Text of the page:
Back to back nights of eating dinner at Pi before concerts means that along with a Lincoln Park, a Berkeley, and a K2, I’ve downed quite a bit of beer because their new 5-Day replacement is a tap handle for Two Hearted Ale.
Back to back nights also means I was around long enough to notice that during their Green Hour (aka Happy Hour) from 11AM-7PM they offer a beer a day at two bucks per pint and Saturday’s selection still read “5 Day.” It will, in fact, now be Two Hearted Ale.
That’s a reason for an early Saturday dinner if ever I saw one.
With cloned animals once again becoming a hot topic in the news, the FDA and food researchers continue to race towards the finding of a way to introduce them into our food supply. Those in opposition to this occurring are up in arms over one particular point:
Manufacturers will be required to label food as coming from a genetically engineered animal only if the end product is different from its non-engineered counterpart.
Which raises the question: Will people care even when they are labeled?
I think the FDA could stop the protests of people that want all cloned foods to be labeled as such and overcome it with a marketing campaign that convinces everyone it’s just dandy. One need only look at other products, like cigarettes and alcohol, to see that regardless of what you might slap on a label, if they like the product, people will continue to consume regardless.
Americans are generally proud of their cheap food, and if they can get those Big Mac prices even lower, or keep them the same as prices soar, as long as it tastes as they expected it to, they will continue to buy.
What do you think?
Sep 16, 2008 general food
Cloned cow leg in a vat of nutritive fluid.
* Hell no, I did not drink their coffee.
Sep 16, 2008 general food
“If you want to make people happy, give them bacon.”
This morning, in the bacon section of my deep freeze, I found the remaining chunk of my Local Harvest Grocery lamb bacon. To be honest, I’d forgotten about it until Ellie suggested last week that we should do a bacon tasting for a Slow Food event someday. Discussions about the best local bacon briefly ensued, and I gave a nod to Local Harvest as having produced what are possibly my favorite, and the lamb bacon specifically.
Now I’d wager people love traditional bacon because people love minuscule chunks of crisp pork attached to much larger chunks of juicy, glistening pork fat. It is delicious, and some would argue it’s the best of fat followed by perhaps duck fat. I, however, have a tender place in my heart for lamb fat.
And so, when I saw lamb bacon with rosemary at Local Harvest a few months ago, it was a must have.
It doesn’t crisp up particularly and instead has a kind of chewy ham-like texture after rendering which I find strangely appealing. Take a bite and you’ll be greeted with the saltiness you’d expect of any bacon, followed by the richness of the succulent lamb fat, a dash of smoke and the permeating scent of rosemary that will linger in your kitchen for days. Put it in scrambled eggs and breakfast will reach new highs. Or hell, it’s cured so just slice it up and eat it straight.
It lived up to all expectations.
I’ve no idea if they still have it which makes this an utterly useless and outdated post, but be on the look out anyway, it’s not to be missed if it returns.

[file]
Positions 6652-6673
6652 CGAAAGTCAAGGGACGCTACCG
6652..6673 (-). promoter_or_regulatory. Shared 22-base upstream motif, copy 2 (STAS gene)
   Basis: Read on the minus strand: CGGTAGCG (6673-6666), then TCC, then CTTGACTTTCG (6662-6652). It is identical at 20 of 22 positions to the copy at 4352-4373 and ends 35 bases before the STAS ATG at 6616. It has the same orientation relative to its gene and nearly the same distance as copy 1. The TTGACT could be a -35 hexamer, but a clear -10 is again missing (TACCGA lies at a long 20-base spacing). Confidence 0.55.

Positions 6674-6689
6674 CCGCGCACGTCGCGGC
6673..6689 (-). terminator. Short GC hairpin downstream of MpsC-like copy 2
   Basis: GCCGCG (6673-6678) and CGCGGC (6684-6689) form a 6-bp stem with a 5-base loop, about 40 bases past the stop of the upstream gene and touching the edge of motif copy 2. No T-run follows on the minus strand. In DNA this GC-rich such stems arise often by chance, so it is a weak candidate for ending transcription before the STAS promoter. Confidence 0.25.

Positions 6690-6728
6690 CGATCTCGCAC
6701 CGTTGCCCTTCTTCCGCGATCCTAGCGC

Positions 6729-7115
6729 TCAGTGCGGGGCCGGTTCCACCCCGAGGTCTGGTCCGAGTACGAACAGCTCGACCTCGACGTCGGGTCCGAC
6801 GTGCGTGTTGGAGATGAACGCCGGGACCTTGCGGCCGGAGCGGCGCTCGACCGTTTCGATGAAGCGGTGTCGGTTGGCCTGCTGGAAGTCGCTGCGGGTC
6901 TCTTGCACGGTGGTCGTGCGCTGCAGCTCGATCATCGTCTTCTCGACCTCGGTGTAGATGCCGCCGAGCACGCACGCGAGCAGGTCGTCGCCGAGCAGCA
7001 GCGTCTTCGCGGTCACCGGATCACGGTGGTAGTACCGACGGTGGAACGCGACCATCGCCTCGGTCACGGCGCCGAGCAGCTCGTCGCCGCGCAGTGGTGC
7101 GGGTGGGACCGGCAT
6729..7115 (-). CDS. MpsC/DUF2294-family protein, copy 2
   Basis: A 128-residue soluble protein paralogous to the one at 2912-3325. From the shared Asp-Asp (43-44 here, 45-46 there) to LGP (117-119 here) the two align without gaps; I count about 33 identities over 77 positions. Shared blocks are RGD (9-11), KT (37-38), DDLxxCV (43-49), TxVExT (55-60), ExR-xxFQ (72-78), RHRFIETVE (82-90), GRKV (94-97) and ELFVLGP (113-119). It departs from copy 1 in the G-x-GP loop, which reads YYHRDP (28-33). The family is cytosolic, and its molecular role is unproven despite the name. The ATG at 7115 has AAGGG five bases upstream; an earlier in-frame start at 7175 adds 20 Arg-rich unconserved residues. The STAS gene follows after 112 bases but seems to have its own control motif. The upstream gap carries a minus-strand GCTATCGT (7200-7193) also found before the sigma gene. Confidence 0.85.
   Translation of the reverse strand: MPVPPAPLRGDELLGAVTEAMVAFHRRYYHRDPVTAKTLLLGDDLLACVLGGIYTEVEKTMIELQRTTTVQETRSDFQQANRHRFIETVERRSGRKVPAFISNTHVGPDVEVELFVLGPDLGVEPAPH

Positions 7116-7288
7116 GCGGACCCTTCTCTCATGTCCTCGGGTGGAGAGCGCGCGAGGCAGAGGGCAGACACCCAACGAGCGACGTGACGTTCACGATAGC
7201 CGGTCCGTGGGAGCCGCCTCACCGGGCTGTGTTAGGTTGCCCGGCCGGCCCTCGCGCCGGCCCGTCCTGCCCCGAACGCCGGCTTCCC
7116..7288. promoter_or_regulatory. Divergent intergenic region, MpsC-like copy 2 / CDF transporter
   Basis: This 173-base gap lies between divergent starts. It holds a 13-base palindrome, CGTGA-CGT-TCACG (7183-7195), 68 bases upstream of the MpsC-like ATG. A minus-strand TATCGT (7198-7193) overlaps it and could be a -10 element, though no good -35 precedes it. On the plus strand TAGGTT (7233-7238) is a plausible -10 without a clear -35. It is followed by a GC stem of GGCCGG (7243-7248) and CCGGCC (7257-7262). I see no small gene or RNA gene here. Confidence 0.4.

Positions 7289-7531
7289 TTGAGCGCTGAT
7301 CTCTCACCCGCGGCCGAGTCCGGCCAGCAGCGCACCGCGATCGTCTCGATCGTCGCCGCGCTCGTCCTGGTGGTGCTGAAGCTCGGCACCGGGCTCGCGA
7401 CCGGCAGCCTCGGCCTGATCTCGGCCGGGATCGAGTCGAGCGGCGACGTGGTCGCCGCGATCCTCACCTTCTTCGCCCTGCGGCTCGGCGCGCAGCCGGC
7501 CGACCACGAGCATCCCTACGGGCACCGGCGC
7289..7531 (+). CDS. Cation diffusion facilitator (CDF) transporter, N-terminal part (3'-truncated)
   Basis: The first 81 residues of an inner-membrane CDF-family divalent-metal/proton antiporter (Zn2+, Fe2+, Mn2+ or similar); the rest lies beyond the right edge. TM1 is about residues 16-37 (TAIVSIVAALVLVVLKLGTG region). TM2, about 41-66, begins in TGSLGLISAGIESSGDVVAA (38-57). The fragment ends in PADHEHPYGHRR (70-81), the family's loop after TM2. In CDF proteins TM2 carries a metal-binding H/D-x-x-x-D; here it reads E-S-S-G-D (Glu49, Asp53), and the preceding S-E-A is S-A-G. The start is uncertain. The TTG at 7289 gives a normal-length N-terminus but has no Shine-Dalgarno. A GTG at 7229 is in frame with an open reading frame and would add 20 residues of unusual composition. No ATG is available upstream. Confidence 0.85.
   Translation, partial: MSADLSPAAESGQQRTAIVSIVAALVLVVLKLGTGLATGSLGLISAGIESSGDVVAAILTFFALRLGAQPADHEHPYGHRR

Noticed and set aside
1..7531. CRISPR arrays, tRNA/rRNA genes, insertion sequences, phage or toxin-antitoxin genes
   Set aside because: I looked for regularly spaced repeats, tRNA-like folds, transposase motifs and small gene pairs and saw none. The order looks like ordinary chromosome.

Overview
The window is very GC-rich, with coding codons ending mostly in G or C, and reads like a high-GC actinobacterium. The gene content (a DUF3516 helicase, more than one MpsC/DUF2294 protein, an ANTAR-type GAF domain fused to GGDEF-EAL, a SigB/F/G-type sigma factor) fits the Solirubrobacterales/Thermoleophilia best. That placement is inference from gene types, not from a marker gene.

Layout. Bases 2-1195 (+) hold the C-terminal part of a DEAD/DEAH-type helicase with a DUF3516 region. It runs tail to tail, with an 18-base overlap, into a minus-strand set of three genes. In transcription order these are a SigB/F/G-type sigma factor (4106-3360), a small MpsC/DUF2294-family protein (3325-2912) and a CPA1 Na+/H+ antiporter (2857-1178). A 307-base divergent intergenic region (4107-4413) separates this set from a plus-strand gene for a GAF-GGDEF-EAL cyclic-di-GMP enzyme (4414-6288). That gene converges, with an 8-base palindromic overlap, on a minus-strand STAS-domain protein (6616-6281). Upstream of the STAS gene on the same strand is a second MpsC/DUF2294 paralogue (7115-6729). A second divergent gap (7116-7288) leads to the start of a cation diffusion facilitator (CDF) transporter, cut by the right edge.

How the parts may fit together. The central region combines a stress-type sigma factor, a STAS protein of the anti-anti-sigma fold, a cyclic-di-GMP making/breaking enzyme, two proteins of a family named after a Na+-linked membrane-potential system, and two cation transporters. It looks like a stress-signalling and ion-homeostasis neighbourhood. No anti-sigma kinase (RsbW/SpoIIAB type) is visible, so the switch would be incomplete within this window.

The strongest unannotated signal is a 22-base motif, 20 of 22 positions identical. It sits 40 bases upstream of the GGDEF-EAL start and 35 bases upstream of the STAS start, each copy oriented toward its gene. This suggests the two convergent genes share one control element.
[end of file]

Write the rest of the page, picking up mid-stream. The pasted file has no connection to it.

A guest blog from Erato on Main’s Jonathan “Jonny Style” Olson…
On Thursday I went to the Harlem institution, Wing and Waffle. After a lengthy subway ride and a seven block walk through Harlem I arrived at the vintage orange and white restaurant. Although not yet reviewed by the NYTimes, I could tell this was an up and coming restaurant.
I settled for the two course tasting menu with soda pairings. Apparently the counter staff was unfamiliar with the degustation format because both courses were served at once. Forgoing an amuse or appetizer, I started with my entrée: 2 piece wing/waffle and a beverage pairing of their own uptown orange soda. The chicken was cooked perfectly and had a nice, spicy kick. I could tell the cooks knew what they were doing. The soda, made with corn syrup, paled in comparison to Fitzes. The star of the plate was the waffles. Gooey on the inside, but soft in the middle, they were waffle perfection. I pondered asking the “chef” if I could do a stage, perhaps taking home the secret of waffle nirvana.
Dessert was a strawberry float, a bit boring. I had seen fresh strawberries at the union square market earlier but I don’t think Wing and Waffle utilizes fresh produce.
Overall I give it twelve thumbs up and recommend it to anyone in NYC.
If you love cheese (and I totally do) you know what Cowgirl Creamery is. You would also know it’s a bitch to get any in St. Louis unless you feel like ponying up some serious dough by paying as much to ship the wedges of perfection as you did for the wedges. I, personally, do not. Maybe I could afford it, but I can get plenty of rocking cheese locally without going to all that effort and I’m kind of lazy.
And so I was elated a few weeks ago to see that amongst Niche‘s vastly expanded cheese selection was a Cowgirl Creamery cheese. Oddly, it was cottage cheese. I, at least, had never seen an artisan cottage cheese until that moment. I had to have it. I love cottage cheese. In fact, love really doesn’t scratch the surface of my enjoyment of the stuff. When I shop for it, I pick the containers up and shake them like others manhandle ripe fruit to see which one is freshest. Somewhere in that dairy cooler I know there is one specimen filled with so much milk-juice–and it’s invariably the sourest.
As for Cowgirl’s, sad to say, it did not treat this cheese-head right. With a tight curd it was incredibly dry and it lacked the sourness I long for. I suppose that might make it the perfect entryway for the cottage cheese haters amongst you.